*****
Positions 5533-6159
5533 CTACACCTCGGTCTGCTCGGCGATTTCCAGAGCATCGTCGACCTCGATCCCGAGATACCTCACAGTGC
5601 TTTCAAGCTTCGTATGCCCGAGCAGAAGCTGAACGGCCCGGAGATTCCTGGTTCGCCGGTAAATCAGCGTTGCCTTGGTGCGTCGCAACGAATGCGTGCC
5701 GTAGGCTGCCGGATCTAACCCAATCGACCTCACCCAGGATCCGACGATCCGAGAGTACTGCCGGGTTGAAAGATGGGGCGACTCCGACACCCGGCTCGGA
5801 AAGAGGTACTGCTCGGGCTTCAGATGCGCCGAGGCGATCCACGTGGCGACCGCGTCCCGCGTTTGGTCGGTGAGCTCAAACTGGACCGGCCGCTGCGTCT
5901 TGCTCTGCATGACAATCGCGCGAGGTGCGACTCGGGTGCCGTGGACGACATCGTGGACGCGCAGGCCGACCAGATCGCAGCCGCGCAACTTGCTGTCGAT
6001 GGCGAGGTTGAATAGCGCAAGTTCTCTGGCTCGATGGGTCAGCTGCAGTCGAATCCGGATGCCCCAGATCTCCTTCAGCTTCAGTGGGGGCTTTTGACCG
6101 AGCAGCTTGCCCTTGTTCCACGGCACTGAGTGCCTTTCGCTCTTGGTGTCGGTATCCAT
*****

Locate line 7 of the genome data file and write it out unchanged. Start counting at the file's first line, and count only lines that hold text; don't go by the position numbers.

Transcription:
6001 GGCGAGGTTGAATAGCGCAAGTTCTCTGGCTCGATGGGTCAGCTGCAGTCGAATCCGGATGCCCCAGATCTCCTTCAGCTTCAGTGGGGGCTTTTGACCG